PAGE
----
Some newcomers try to run before they learn to walk, a phenomenon not lost on Ronquest. “What I’ve been seeing more and more is that guys go online and try to duplicate calling routines,” Ronquest says. “That’s not the way to do it. They are not learning the fundamentals of duck calling.”

Ronquest illustrates this point with a recent episode that occurred in his call-making shop. “I had a young man come in the other day,” he says. “The guy blew his call for me, and then I asked him to do some quacks. Believe it or not, he couldn’t do it. He went through his whole routine again to get to the part I had asked to hear. He didn’t know how to separate the individual parts of his routine.”

All duck calling is made up of individual notes, Ronquest adds. “The way you get better is to get those individual sounds down, and start building rhythm and natural cadences off those individual sounds,” he says. “Then you learn inflection and how to apply all those sounds.”

Quick Calling Tips

In Tune: A duck call’s sound can be altered by moving the reeds in or out. Lengthening the reeds, or pulling them out, will make the call blow louder and will produce a deeper sound. Shortening the reeds will make the call blow softer and will raise the tone to a higher pitch. Novices are cautioned to be extremely careful when manipulating duck call reeds.
 

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Choosing the Right Duck Call: Today duck calls are available in a variety of materials, colors, and styles. This dizzying array of calls is enough to confound even veteran waterfowlers. Choosing a new call can become even more confusing when you consider the fact that no one call can do it all. “People tend to search for the magic flute, a call that will essentially blow itself,” says call maker Barnie Calef. “Those are not out there. If you are serious about duck hunting, test out a bunch of calls before you buy one.” The key, he adds, is to check out calls that match your style of hunting. “If you hunt open water, for example, you should look for a loud, high-pitched call that will carry long distances. In flooded timber and on other small bodies of water, however, you’ll typically want a call with softer volume and pitch,” Calef says.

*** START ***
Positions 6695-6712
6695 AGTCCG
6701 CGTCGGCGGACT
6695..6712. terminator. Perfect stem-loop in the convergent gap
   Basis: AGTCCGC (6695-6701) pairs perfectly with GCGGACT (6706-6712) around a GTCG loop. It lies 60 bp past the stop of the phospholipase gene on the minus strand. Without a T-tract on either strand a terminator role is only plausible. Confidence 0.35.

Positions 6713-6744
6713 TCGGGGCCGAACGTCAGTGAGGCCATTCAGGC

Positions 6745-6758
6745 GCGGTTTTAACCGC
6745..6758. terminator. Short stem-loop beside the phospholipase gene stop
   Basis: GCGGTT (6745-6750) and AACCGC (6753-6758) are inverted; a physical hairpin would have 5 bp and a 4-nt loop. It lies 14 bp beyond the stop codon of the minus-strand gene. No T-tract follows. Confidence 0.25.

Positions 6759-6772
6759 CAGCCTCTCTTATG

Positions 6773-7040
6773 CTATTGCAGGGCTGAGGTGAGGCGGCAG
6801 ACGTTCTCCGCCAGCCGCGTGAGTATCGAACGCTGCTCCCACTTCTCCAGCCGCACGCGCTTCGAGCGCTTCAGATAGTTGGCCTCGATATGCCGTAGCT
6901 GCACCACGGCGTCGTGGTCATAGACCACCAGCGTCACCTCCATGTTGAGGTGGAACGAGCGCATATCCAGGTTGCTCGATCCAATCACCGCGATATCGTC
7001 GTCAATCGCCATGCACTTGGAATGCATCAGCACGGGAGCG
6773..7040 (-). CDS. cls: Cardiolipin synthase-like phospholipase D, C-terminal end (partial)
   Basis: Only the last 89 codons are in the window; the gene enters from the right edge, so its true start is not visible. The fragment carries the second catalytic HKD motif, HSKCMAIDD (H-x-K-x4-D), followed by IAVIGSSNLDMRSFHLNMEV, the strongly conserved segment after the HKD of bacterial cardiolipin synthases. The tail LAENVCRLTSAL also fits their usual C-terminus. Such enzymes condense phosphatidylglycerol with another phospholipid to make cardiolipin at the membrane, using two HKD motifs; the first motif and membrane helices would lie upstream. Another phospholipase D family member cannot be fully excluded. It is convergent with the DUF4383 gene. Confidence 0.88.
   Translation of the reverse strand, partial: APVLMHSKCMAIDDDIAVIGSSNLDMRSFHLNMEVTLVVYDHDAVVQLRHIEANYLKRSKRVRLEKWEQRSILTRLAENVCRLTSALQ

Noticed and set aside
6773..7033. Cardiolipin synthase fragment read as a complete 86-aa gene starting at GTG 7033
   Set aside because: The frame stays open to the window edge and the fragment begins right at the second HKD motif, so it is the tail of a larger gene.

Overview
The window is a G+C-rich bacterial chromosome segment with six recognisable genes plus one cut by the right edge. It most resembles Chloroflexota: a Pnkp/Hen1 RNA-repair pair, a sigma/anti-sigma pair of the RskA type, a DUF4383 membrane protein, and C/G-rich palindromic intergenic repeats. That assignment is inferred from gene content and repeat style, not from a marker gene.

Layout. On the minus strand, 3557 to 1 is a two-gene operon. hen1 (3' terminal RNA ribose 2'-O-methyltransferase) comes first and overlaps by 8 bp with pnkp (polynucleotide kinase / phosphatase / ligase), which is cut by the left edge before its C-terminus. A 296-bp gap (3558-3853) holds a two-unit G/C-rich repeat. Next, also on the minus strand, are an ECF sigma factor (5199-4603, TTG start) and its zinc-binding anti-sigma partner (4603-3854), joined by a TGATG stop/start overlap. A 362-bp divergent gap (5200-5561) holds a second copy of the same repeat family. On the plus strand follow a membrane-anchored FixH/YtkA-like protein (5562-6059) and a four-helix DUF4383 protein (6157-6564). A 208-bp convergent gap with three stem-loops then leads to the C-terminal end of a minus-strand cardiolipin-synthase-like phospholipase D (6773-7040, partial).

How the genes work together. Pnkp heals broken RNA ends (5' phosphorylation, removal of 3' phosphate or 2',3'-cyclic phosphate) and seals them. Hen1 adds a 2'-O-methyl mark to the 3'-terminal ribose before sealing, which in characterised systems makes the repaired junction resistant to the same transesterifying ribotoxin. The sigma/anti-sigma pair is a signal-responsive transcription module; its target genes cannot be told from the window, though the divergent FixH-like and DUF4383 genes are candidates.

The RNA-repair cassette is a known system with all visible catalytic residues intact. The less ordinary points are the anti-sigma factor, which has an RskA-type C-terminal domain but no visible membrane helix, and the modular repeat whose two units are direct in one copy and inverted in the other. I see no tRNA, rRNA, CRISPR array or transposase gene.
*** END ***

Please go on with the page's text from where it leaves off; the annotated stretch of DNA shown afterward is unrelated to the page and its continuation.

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Duck Call Maintenance: Once you’ve found a duck call that you like, help keep it in proper working order with routine cleaning and care. Residue from coffee, soft drinks, and food can build up in a call’s inner workings, particularly in the reeds. Buildup of any kind can alter the call’s sound, or make the reeds stick and lock up.

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Cleaning acrylic and polycarbonate calls can be as simple as running tap water through the call. To be more thorough, soak the call in a bowl containing a combination of mild dish soap and water. Rinse well, and allow the call to air dry. As an added measure, run a dollar bill or a piece of unwaxed dental floss between and under the reeds.

Double-check the condition of the reeds: Replace cracked reeds with new ones from the same manufacturer to ensure proper size and fit. Many call makers recommend sending the call back to them for maintenance. If, however, you decide to replace the reeds yourself, be sure to mark the tone channel with an indelible pen so you know where the reed was situated before the call was taken apart. If the reeds are not seated properly, the sounds your call produces may startle you—and not in a good way.
 

10 Duck Calling Tips

1. Try to emulate live ducks, not duck calling videos.
2. Do not overcall if ducks are approaching.
3. Tone down the volume if ducks are close.
4. Test a variety of calls before making a purchase.
5. When operated properly, acrylic calls perform consistently in all weather conditions.
6. Taping your practice sessions will enable you to listen to your presentation and detect deficiencies.
7. Your buddy’s call, no matter how great it sounds, may not be a good fit for you.
8. Hail calls are not meant to sound like a single duck, but several ducks at a distance.
9. Do not be afraid to experiment with different calling techniques.
10. Keep in mind that not all ducks will respond to calling.